Elizabeth Warren has called for the U.S. to achieve net zero carbon emissions by 2030, calling the climate crisis “The ultimate threat to every living thing on this earth.” 


What’s Next

The Rebellion is growing. The transnational, decentralized direct action group Extinction Rebellion (or XR) is planning a week of international rebellion — joyful direct action aimed at disrupting business-as-usual and drawing attention to the accelerating Climate Emergency and ecological crisis, from the U.K. to Australia to Sri Lanka. The International Rebellion builds on a major series of actions in London in April and more recent Climate Strike events, where XR affinity groups, along with activists from Rising Tide, 350.org, and other local organizations, shut down traffic in Boston, DC, Denver, and Los Angeles

The Climate Emergency movement is building power — through Climate Emergency Declarations, marches, and direct action. These actions don’t just put pressure on governments — they build real hope. Even those who just watch news coverage of climate marches are more likely to believe we can collectively address the Climate Emergency after seeing millions rise up to demand action. We’ve come so far in the past year, and it is essential that we all become involved, continuing to push for a just transition and an end to fossil fuel pollution. 

Famous on Youtube

Comedian, social media personality, and TV writer Demi Adejuyigbe caught our attention in September with this video, his now annual “Sept 21” tribute. Proceeds from T-shirt sales associated with this year’s video (over 1.4 million hits and counting) go to our 501(c)3 nonprofit partner, Climate Mobilization Project. Many thanks to Demi Adejuyigbe for helping us spread and strengthen our message!


Organizer trainings

This weekend, 25 Climate Emergency organizers from around the U.S. will gather in Chicago for the first ever Climate Emergency Campaign training led by trainers Korii Northrup and Chris Brown, along with our Organizing Director Rebecca Harris. They will learn skills for involving more people and organizations in responding to the Climate Emergency, and will leave able to facilitate a Climate Emergency Response Training for others in their communities.
On Tuesday October 1, 65 people gathered online to learn about starting new Climate Emergency groups in their communities. On the call, we announced the release of a new Climate Emergency Campaign Guide, which you can access as part of our Organizer Toolkit


Climate Mobilization in the New York Times

Professor Roy Scranton of Notre Dame wrote a New York Times opinion piece questioning the wisdom of using the historical reference of WWII to call for climate action. His critique ultimately comes around to endorse large-scale mobilization of the economy and society to generate the transition we need to save ourselves from runaway climate change. We have submitted our response to the NYT editors and await publication.


Ban + Plan + Expand

Our research team recently published a policy framework to guide local governments that have declared a Climate Emergency through next steps toward full mobilization. Executive Director Margaret Klein Salamon and Research Director Laura Berry co-authored an article in Truthout explaining this policy framework:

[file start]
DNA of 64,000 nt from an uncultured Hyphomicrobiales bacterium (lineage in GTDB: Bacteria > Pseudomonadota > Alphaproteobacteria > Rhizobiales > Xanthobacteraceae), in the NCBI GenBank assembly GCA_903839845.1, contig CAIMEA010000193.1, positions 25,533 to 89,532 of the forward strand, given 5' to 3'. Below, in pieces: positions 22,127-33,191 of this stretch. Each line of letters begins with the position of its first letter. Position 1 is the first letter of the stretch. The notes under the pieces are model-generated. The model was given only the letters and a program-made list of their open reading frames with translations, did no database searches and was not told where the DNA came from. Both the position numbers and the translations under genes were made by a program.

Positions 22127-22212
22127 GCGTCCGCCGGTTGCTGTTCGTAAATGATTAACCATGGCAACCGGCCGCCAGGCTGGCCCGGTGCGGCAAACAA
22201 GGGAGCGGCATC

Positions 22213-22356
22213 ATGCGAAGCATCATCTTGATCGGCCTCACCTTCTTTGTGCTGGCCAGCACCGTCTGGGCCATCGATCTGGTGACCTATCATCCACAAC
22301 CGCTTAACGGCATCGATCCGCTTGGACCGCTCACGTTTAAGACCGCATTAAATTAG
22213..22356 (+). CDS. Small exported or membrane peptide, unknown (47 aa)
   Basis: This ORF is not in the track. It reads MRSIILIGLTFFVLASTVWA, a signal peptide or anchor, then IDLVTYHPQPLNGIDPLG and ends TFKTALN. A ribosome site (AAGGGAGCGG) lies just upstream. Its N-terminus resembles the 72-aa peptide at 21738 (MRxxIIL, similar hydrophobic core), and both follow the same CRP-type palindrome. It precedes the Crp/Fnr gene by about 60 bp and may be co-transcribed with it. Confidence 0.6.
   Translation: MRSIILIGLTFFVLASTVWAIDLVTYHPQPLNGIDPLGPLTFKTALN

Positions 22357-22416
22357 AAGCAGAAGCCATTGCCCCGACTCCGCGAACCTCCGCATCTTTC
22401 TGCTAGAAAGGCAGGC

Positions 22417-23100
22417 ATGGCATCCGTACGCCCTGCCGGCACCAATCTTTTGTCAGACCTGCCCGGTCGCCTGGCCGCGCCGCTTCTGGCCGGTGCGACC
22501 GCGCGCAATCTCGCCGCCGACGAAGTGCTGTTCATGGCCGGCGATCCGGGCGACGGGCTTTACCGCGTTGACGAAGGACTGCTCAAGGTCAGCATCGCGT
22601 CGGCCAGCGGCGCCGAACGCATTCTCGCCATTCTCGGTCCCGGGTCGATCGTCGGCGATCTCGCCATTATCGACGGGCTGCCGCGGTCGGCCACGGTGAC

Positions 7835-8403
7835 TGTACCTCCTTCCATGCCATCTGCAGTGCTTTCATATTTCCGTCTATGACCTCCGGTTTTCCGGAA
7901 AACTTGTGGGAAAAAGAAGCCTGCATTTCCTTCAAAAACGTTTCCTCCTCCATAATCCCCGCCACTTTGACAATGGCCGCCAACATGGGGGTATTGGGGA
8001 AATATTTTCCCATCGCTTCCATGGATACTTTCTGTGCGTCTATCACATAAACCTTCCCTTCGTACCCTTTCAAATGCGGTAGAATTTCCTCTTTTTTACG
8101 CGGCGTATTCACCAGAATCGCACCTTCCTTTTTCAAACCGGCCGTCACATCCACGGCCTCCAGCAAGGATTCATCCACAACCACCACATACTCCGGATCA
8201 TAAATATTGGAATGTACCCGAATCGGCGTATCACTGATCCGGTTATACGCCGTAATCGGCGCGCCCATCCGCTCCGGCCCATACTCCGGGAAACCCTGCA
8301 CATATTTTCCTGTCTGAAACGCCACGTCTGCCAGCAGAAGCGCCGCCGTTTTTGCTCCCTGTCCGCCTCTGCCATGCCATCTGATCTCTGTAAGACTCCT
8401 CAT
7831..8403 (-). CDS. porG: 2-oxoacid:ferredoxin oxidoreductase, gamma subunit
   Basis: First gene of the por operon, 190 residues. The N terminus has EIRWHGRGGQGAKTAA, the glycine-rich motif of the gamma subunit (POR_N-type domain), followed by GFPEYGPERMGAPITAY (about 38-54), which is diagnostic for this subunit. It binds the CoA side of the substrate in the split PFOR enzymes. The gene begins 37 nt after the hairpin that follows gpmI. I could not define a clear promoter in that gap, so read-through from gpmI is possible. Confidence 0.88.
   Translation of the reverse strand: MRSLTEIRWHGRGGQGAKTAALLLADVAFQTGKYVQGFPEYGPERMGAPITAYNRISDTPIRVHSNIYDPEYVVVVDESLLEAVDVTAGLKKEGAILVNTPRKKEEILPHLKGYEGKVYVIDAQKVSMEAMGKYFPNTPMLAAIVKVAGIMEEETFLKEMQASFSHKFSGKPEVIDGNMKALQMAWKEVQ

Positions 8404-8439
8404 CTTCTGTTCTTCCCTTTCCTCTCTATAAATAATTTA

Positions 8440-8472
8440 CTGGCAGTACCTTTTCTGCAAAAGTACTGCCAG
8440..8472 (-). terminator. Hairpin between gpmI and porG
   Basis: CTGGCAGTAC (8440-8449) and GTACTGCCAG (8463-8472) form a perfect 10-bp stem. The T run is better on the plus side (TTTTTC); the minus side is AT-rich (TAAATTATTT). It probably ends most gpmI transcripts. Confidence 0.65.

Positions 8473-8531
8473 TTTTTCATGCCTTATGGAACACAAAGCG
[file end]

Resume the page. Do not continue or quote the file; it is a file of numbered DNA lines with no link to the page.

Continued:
“Climate Emergency declarations are the first step toward shifting society into Emergency Mode, where we take all necessary action to address the crisis situation we face. Local governments can take immediate action to mobilize people and resources toward addressing the Climate Emergency in their backyards through a three-pronged approach that can be characterized as “Ban, Plan, and Expand.”

Ban: Phase out fossil fuel infrastructure, stop burning fossil fuels and divest from climate-damaging industries

Plan: Democratize the Climate Emergency response, establish a Climate Emergency Mobilization body and create a Climate Mobilization action plan.

Expand: Governments that have declared climate emergency can multiply their impact by reaching: 

Downwards — on the local level to municipal projects, which multiplied by the thousands will make a tremendous impact.
Upwards — advocating for state and national climate emergency commitments, programs and legislation.
Outwards — to governments across the globe. 

For more detail on this plan visit the Ban + Plan + Expand webpage

Thank you for your commitment to this work and for helping to make it possible. We are powered by the donations of individuals who want to make a Climate Mobilization real. Please consider joining with us by making a recurring contribution.

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Kristen Cashmore

Senior Director
Kristen brings more than 25 years of social justice advocacy to Climate Mobilization. Her previous positions at human rights, public health, environmental justice, and clean energy organizations inform her work with the variety of stakeholders she is engaging with to bring an accelerated response to the climate emergency. Kristen earned a BA in Peace and Conflict Studies from UC Berkeley, where she was a teaching assistant in the Department of Environmental Science, Policy, and Management.

Malik Russell

Communications Director

Malik leads Climate Mobilization’s press and communications strategy. He formerly served as Communications Director for the NAACP. He is a journalist, author, community-based educator, and former lecturer in the Department of Strategic Communications at Morgan State University. The former editor of the Washington Afro-American newspaper, he has worked as a journalist in the Black Press for over two decades.He has a BA in American history from Brandeis University and earned a Master of Public Administration degree from Baruch College in New York, where he was selected as a National Urban Fellow.